She came back with the same wings coated in honey barbecue sauce. Not exactly what we ordered, but pretty damn good. I highly recommend it.

Shortly after, one of the pizzas arrived. Not both or the other thing we ordered. Just one.

Dad: “You realize our other food isn’t coming.”

The waitress came back to assure us that the rest of our food would be there shortly.

Dad: “You know they forgot it, right? Otherwise it would have shown up with the first pizza.”

Me and Mom: "Yep.”
The second pizza arrived a little while later and the waitress tells my mom they just put her pasta in and it will be out as soon as possible.

For reals. Perhaps a complex is justified.

Sunday, October 10, 2010

I'm a horrible parent.

I cut my child.

On accident and he's a dog, but I cut him and I feel like a horrible person. I mean seriously. Look at him. What kind of parent injures this little guy?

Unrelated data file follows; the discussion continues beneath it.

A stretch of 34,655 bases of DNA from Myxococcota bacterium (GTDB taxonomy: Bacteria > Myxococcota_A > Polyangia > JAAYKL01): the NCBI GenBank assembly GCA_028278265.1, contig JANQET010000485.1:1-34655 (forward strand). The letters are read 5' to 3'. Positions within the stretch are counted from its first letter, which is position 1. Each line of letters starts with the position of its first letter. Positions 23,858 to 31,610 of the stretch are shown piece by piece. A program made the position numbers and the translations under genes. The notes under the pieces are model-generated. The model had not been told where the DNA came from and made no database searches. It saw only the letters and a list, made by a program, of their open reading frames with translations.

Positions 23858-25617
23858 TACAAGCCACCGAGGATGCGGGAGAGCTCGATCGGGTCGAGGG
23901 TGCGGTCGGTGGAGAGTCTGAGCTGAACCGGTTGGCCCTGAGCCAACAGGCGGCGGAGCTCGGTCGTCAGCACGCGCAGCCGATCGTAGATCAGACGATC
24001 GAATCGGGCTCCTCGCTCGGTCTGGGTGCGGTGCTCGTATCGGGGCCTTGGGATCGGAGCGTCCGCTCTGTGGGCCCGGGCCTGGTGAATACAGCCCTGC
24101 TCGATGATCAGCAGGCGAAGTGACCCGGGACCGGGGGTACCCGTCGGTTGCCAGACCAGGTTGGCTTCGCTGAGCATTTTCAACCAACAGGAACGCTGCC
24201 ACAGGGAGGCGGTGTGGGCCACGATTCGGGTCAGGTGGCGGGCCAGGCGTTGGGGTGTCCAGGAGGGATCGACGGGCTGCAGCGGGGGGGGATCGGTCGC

He trusted me enough to let me trim his nails. No complaint whatsoever. I just held his paw and clipped them.
I used nail trimmers with a safety guide. It wasn't. In my defense, he has black claws so it's not like you can see the quick, but he totally trusted me and I totally cut him. And then he comes to me for comfort. Endearing and guilt inducing.

He's a trooper. He didn't even really wince or anything. He just bled all over the place. All freaking over the place. For almost an hour.

Little red blotches all over the carpet.

Scrubbing them on my hands and knees must be my penance.

Probably not the only thing that makes me a hypocrit

I've been slightly annoyed that two of my favorite bloggers haven't posted since Thursday.

Have I?


I have a life, but they are supposed to provide me with a constant flow of information and entertainment. They get paid. I don't.

Thursday, October 7, 2010

Happy Birthday, Mom!

She's a foxy lady, huh?